How I Write Eleven Blog Posts a Week-Part Two

How I Write Eleven Blog Posts a Week-Part Two

Read Part One of this post here.

Use an Editorial Calendar

Knowing what you are going to write and when you are going to write makes it easy to get started. Every Sunday, I sit down with Evernote and I write out a weekly editorial calendar.

I start with a working title for the blog post. Sometimes this is easier than others. Sometimes I have to write the complete idea before I can title the post, other times my original idea is just the title of the post. On the editorial calendar, I just use something as a title.

I usually add three points or three of four questions that I want the post to answer to my editorial calendar. I add these points or questions to the editorial calendar in parentheses. It is amazing how well your mind works when you give it a question to answer; sometimes a post almost writes itself.

When I sit down to write, I look at the editorial calendar, type the title of the post and the three questions or bullet points down the page, and I write.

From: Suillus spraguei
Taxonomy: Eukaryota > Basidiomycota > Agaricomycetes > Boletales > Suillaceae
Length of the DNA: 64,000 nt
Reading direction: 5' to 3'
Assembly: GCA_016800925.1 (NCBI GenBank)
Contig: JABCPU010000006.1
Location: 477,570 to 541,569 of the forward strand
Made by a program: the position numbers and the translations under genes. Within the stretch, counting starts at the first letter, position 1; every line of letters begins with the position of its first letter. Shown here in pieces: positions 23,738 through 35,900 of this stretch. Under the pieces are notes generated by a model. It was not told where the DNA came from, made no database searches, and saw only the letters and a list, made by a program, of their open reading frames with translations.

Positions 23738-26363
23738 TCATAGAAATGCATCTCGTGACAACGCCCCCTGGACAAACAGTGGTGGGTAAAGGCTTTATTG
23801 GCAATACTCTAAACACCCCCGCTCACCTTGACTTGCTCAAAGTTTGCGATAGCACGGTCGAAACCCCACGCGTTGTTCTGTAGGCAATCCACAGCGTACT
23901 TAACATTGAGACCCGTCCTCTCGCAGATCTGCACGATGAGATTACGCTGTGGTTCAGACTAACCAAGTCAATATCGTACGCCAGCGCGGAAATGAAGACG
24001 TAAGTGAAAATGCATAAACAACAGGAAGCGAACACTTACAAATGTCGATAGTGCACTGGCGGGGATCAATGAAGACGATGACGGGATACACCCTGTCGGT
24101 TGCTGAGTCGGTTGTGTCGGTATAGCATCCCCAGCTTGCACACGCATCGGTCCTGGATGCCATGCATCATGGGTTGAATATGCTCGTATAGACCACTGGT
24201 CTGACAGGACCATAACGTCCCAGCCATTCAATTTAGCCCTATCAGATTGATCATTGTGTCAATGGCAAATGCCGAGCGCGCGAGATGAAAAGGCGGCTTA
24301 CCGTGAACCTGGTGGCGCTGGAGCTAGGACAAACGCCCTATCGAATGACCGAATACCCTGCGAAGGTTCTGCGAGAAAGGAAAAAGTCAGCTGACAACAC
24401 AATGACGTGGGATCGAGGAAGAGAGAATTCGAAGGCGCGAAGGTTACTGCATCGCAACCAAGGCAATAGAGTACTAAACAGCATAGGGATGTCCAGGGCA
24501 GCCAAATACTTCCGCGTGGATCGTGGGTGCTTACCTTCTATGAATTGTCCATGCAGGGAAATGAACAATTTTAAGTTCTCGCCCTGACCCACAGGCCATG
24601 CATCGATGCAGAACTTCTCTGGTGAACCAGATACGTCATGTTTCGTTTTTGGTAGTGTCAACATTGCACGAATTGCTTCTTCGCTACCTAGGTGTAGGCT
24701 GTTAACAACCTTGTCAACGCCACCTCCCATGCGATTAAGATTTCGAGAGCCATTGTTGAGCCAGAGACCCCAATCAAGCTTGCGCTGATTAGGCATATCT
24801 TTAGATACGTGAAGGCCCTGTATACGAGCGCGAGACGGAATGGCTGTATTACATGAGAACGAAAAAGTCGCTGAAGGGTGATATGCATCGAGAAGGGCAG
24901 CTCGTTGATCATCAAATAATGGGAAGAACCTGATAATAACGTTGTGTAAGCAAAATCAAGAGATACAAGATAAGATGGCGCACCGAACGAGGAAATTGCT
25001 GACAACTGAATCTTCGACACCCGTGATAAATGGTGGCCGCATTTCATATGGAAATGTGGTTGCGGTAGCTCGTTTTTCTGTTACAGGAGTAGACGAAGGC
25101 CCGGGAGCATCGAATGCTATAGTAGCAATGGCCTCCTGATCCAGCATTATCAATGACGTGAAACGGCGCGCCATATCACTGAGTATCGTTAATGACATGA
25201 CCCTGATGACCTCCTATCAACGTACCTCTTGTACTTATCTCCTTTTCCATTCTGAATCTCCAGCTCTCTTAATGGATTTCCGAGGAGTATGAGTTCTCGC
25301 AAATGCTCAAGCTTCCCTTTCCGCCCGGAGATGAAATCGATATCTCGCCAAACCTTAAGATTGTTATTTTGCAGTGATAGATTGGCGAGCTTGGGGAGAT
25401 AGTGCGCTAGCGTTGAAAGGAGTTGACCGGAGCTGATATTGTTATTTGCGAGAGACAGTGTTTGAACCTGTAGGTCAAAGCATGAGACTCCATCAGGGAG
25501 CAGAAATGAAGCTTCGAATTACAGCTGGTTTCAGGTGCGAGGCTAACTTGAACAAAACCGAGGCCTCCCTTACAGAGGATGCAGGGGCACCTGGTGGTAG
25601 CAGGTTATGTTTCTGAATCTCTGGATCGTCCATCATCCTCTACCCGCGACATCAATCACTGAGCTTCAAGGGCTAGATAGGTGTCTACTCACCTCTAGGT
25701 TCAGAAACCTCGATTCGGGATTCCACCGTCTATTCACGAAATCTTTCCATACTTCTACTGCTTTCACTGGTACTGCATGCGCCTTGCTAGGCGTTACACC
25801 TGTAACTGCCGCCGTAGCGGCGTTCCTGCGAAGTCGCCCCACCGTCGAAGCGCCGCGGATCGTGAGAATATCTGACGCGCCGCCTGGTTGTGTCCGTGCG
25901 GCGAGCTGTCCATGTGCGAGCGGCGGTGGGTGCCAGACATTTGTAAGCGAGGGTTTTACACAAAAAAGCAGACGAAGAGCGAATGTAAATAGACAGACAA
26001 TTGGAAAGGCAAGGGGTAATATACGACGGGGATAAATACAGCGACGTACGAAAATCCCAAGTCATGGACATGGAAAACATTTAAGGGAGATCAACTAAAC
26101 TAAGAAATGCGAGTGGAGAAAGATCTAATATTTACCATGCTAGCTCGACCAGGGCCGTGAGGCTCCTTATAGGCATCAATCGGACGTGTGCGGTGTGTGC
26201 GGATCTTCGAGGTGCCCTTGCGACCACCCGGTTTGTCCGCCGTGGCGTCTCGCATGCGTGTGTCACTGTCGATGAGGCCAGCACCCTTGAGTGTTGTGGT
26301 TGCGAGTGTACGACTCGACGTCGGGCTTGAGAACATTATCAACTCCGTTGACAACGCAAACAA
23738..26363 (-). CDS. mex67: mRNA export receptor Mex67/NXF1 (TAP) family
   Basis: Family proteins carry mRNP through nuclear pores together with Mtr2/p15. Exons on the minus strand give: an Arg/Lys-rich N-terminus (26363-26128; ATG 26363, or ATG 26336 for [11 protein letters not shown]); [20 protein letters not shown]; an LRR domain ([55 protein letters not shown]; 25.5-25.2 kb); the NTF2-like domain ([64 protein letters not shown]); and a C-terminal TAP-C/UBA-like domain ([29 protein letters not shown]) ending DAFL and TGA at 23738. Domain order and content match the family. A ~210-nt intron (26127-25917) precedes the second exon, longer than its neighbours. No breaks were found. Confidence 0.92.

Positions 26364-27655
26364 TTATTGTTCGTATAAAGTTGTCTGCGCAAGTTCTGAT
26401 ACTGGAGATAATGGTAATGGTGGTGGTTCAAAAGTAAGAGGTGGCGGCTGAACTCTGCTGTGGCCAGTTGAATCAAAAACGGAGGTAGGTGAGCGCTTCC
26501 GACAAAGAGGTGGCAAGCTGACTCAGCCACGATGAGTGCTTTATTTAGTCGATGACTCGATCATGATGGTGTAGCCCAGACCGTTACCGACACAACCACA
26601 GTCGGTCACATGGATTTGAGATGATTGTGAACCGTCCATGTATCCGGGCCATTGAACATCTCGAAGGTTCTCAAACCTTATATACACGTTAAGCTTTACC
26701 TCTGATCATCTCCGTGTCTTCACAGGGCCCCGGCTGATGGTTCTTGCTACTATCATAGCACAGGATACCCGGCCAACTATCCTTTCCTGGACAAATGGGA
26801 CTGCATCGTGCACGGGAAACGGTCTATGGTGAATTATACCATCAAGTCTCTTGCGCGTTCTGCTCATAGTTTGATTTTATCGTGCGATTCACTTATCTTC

But the editorial calendar isn’t the most important factor in being productive as a writer.

Write Before the World Makes Demands of You

I wake up every morning at 5:00 AM.

I have spoken to a bunch of authors, and I have read a lot about writing and the creative process. Almost to a person, authors write very early in the morning. I have asked them why they write so early, some rising as early as 3:00 AM to write, and few of them have been able to tell me anything more than it is just easier. I think I know the answer.

No one wants your time or attention at 5:00 AM. No one.

It is easier to write when you don’t have all of the distractions that will most certainly demand your attention as the day begins. But maybe the most important factor is that when you wake up your brain is clean. Your mind isn’t bogged down and cluttered with the millions of things it is normally cluttered with once the world starts making demands of you.

My coffee pot starts at 5:15 AM, so when my alarm goes off, I can walk straight to the kitchen grab a giant cup of coffee, and head to the office to write. I write from about 5:30 AM to 7:00 AM.

My friend, Charlie Green, recently introduced me to Ommwriter. I used to write in Microsoft Word, but Ommwriter darkens your screen, eliminating everything but a space to write. It also plays some sort of meditative music through my headphones. It eliminates anything that would distract you from simply writing, and that makes it the killer app for getting down to business.